By Team Northland Pro-Staffer Bob Jensen

Walleye anglers taking to the water for the first time after the ice clears from their favorite lakes generally know where to start looking for fish—those post-spawners set up in shallow, warm feeding areas near the rivers or shorelines that recently held their interest.

A lake of any size will typically feature a number of potential hotspots, however, and they can be fairly large. Then, it becomes a matter of pinpointing concentrations of walleyes. I like to do it by fishing fairly quickly with a jig-and-minnow, or even something like a Slurp!® Jig Head and Impulse® Swim’n Grub.

Because I typically focus on depths 10 feet or less, I go with a 1/8-ounce head of one color and a 3-inch grub body of a contrasting color, say pink-and-white or orange-and-chartreuse. If there are two anglers in the boat, each should start with a different combo until the walleyes start showing a preference for a certain shade or combination of colors.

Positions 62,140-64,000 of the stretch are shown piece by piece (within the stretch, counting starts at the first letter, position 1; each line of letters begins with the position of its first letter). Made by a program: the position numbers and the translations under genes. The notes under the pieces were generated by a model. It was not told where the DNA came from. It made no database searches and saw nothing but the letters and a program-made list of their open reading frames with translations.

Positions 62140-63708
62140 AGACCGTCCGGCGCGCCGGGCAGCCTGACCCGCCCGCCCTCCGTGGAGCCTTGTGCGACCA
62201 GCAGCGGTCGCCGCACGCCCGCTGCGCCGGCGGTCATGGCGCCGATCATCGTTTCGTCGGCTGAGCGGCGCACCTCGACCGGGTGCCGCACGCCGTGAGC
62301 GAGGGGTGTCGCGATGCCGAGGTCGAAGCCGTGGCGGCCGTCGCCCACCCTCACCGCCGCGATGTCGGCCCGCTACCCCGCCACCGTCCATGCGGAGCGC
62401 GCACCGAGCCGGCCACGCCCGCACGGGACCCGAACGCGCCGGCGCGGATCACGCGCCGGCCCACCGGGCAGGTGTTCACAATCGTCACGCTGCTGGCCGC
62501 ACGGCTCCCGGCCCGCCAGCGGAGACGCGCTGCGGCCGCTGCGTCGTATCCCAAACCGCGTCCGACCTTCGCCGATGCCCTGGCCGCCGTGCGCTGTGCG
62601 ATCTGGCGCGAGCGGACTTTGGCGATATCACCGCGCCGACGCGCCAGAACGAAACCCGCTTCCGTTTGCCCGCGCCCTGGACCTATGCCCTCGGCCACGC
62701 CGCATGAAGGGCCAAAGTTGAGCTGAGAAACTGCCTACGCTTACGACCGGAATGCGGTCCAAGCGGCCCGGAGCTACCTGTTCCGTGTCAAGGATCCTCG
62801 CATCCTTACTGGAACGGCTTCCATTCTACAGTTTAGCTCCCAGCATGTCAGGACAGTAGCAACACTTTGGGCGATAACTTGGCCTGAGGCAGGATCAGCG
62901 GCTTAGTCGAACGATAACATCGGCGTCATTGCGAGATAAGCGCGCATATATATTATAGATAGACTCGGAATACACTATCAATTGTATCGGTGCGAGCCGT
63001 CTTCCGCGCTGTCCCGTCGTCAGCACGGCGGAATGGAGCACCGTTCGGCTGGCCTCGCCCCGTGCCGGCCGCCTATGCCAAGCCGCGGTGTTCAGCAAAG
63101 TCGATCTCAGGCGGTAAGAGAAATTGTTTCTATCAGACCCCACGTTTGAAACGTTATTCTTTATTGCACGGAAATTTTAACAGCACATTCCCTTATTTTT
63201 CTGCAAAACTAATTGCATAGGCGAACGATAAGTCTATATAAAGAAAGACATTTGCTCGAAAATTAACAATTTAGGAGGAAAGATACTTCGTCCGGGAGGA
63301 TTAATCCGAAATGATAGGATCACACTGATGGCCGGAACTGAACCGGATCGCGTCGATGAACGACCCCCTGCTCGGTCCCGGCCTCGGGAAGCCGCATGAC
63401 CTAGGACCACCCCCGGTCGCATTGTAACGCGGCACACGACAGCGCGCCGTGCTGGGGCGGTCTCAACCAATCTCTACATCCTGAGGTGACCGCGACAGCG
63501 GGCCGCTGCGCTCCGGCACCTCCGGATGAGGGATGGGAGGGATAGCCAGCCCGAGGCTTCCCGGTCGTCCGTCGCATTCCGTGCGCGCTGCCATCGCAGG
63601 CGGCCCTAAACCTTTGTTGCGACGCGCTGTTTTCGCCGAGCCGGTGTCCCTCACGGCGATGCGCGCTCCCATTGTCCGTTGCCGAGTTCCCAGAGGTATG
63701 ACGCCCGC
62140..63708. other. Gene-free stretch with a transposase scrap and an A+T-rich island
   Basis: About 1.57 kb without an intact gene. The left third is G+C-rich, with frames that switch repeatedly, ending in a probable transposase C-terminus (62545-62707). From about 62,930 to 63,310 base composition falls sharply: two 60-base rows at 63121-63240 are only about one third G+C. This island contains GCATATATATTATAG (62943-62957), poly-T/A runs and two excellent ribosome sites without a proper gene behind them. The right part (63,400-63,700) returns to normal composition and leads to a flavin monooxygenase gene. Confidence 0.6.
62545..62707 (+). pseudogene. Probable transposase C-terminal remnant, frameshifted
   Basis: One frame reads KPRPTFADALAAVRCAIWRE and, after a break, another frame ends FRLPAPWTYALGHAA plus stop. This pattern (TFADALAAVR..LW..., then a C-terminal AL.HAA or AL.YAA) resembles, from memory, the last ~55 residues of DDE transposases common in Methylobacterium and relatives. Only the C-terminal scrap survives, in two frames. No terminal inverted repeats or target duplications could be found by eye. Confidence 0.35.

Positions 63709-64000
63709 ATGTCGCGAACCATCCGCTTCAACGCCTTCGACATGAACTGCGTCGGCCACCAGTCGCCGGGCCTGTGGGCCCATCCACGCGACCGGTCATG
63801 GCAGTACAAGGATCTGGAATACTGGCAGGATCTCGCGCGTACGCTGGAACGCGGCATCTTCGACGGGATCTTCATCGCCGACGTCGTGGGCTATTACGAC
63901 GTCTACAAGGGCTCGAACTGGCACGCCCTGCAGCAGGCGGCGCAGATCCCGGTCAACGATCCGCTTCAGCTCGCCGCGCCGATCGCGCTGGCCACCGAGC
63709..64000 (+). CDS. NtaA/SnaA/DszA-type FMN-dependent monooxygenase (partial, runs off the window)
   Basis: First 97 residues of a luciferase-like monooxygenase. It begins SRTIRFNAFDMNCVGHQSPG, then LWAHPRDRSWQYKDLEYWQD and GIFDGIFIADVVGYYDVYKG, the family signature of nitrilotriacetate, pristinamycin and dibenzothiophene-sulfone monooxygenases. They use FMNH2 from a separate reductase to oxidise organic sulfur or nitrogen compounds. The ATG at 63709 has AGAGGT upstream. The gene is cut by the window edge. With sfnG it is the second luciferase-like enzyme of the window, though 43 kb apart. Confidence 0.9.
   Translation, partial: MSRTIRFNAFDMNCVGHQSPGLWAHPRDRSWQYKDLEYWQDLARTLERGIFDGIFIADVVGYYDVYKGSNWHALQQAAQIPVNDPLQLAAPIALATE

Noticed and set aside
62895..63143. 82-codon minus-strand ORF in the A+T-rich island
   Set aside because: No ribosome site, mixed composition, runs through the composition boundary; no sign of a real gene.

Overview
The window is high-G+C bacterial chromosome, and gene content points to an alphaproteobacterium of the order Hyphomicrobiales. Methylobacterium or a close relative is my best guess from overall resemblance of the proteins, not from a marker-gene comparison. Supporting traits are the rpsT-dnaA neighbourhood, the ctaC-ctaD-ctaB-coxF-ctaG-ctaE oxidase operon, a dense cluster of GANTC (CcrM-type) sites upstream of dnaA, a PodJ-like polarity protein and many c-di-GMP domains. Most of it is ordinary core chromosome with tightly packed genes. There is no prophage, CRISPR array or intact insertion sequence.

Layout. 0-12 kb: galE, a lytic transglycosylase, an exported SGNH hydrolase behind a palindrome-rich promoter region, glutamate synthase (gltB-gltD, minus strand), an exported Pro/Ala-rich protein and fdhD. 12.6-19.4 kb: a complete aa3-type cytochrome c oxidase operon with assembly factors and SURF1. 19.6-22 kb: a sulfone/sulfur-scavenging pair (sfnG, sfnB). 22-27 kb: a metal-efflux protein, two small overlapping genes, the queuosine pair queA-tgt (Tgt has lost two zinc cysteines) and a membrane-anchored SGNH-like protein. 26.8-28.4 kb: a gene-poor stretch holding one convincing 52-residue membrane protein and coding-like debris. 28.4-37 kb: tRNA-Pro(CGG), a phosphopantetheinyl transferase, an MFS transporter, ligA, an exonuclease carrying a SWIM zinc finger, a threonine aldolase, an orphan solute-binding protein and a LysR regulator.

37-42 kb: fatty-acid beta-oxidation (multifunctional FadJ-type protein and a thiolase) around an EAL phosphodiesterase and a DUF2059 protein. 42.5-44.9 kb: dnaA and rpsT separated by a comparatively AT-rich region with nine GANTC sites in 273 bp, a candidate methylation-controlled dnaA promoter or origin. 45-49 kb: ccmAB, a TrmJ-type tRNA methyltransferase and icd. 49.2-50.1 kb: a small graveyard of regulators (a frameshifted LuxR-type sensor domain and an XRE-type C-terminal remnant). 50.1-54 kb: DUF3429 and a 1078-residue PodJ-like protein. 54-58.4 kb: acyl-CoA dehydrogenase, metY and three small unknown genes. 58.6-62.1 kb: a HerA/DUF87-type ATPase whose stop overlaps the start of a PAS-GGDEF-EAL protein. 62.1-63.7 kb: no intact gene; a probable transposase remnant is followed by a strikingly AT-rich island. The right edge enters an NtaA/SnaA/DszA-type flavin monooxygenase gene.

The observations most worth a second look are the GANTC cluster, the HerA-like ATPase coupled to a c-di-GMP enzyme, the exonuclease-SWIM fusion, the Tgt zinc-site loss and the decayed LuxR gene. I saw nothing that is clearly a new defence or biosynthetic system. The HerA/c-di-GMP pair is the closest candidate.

The retrieve is slow and steady; you don’t want to hop or twitch the jig too much. Just swim it slowly near the bottom as you probe the entire area. When you catch a couple of fish from a particular spot, it’s time to slow down and really work it hard with a jig-and-minnow.

If the bottom contains some rock, cobble or other debris, I go with a 1/16-ounce Fire-Ball® Jig and minnow and crawl it as much as possible. On a sandy bottom, I’ll simply drag an 1/8-ounce Stand-Up Fire-Ball® Jig

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